This past weekend my wife and I took our boys swimming at a local rec center. Our oldest had just completed his sticker chart and for his reward he chose to go swimming. It was a blast, both of our sons love to swim. As we were getting ready to leave I took our youngest with me and walked around the facility,and obviously as basketball coach, I naturally wandered into the gym. What I saw in the gym was both encouraging and disheartening. How could it be both? Let me explain.
Immediately I was happy because there were kids in the gym playing basketball. Sadly, it’s becoming less common to see this, so I was pumped to see younger kids playing the game I love. It was encouraging to see kids playing at a hoop and having fun. What I was discouraged at was “how” they were playing. As soon as I began to think this I thought to myself, “Wow, you’re getting old. You sound like our dads when we were growing up.” But you know what? Our dads were right, and I believe I’m right as well.
My son and I probably walked around the gym (he’s only 1 ½) for five to ten minutes. During that time I watched some 10-12 year-old boys playing 2-on-2. Who doesn’t love 2-on-2 pickup games?! We used to play pickup games for hours at friends’ houses growing up. While watching these kids play they made maybe two passes before shooting. They never set a screen, and I would say at least three of the kids took 20 dribbles to move five feet and get a shot up.
Recently I read an article discussing how former Golden State coach and current NBA television analyst Mark Jackson said Steph Curry is ruining the game of basketball. While watching these kids play pickup I couldn’t help but think of those comments. Is Steph or Lebron and their greatness actually hurting the game? Did Jordan hurt the game with his greatness? My answer is an emphatic NO!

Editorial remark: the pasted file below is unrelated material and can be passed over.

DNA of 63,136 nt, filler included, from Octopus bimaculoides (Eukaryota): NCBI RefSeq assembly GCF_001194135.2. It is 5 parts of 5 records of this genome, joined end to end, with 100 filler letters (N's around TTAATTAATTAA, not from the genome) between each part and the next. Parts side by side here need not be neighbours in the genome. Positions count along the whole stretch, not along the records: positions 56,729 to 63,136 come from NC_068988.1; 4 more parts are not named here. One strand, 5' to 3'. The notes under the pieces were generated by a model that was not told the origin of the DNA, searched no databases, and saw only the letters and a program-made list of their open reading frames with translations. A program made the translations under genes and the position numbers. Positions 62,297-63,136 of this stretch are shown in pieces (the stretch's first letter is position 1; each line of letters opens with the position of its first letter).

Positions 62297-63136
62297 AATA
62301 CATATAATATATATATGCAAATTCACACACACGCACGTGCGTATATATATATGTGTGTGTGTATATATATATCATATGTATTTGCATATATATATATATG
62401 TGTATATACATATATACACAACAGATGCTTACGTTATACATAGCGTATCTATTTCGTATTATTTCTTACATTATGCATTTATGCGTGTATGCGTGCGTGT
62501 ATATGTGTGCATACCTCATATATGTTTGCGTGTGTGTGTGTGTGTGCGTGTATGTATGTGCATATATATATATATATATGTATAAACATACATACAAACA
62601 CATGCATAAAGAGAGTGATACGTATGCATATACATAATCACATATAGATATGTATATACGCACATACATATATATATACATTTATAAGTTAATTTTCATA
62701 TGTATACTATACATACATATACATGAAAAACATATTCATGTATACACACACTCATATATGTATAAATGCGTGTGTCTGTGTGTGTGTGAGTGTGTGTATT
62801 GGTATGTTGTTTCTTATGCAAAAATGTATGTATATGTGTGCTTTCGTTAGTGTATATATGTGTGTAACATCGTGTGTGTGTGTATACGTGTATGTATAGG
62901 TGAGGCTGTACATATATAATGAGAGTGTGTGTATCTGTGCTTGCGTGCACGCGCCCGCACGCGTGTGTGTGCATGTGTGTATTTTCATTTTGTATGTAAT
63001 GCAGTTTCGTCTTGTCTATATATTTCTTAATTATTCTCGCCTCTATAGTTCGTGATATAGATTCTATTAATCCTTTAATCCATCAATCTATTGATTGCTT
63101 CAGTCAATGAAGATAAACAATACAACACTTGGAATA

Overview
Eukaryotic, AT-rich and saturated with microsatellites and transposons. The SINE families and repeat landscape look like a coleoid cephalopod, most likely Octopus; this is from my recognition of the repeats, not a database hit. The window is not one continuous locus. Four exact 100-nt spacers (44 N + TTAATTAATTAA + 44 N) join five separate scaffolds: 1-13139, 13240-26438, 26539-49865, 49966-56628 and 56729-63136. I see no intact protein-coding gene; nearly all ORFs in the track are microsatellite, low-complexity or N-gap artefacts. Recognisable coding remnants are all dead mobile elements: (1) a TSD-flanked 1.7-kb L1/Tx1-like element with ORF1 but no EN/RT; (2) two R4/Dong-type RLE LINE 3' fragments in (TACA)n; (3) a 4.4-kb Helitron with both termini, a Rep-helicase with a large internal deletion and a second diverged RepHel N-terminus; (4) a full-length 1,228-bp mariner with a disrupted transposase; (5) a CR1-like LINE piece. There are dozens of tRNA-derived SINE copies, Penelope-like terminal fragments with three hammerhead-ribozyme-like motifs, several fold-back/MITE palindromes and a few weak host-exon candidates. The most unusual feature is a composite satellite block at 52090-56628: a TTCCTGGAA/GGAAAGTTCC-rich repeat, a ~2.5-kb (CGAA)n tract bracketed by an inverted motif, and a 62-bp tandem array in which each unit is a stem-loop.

What is hurting the game are the lack of qualified youth coaches who are in it for the right reasons. What’s hurting the game is parents who don’t teach their kids about hard work, and help their kids realize that the greats are only great because of the hours and hours of work they put in. The greats only shine when the camera is on because they’re putting in work in empty gyms when no one is around.
Steph isn’t hurting the game, in fact he’s helping it. It’s great that kids are in the gym wanting to be like him. The point the kids are missing is that you can’t just walk into the gym and start chucking up threes. They need to understand Steph is the player he is only because he spent thousands of hours in the gym perfecting the fundamentals and his skills.
The only way to become a great shooter is to shoot. I applaud those kids for being in a gym and playing. But as any coach will tell you, if you can’t shoot find something else you’re good at that will help the team. In order to be able to shoot, you have to really work at it. You don’t develop the ability to shoot by taking 20 dribbles and jacking up three’s during pick-up games. You develop the ability by taking thousands of shots through game-like reps.
Obviously, it’s okay for kids just to be playing ball and having fun. But my biggest concern is we developing younger generations who idolize athletes, musicians, and celebrities without fully appreciating what it took for them to get to the top. You may get the look by buying the jersey and shoes, but you don’t get the skills.
I believe Mark Jackson was attempting to make the right comment. Sports are being harmed because only the highlight plays are being emulated; not the work that went into being able to make the play. Great players like Steph Curry and Cam Newton aren’t ruining their sports. In fact, they’re helping by getting kids interested. It’s on the parents and coaches to develop the champion mindset it takes to succeed.
What are your thoughts? Are today’s great players hurting the game? We’d love to hear your thoughts.
As always, thanks for reading, have a great week, and be an RGP today!
Coach Elmendorf is available to speak to your team, group, or organization. Message him for details.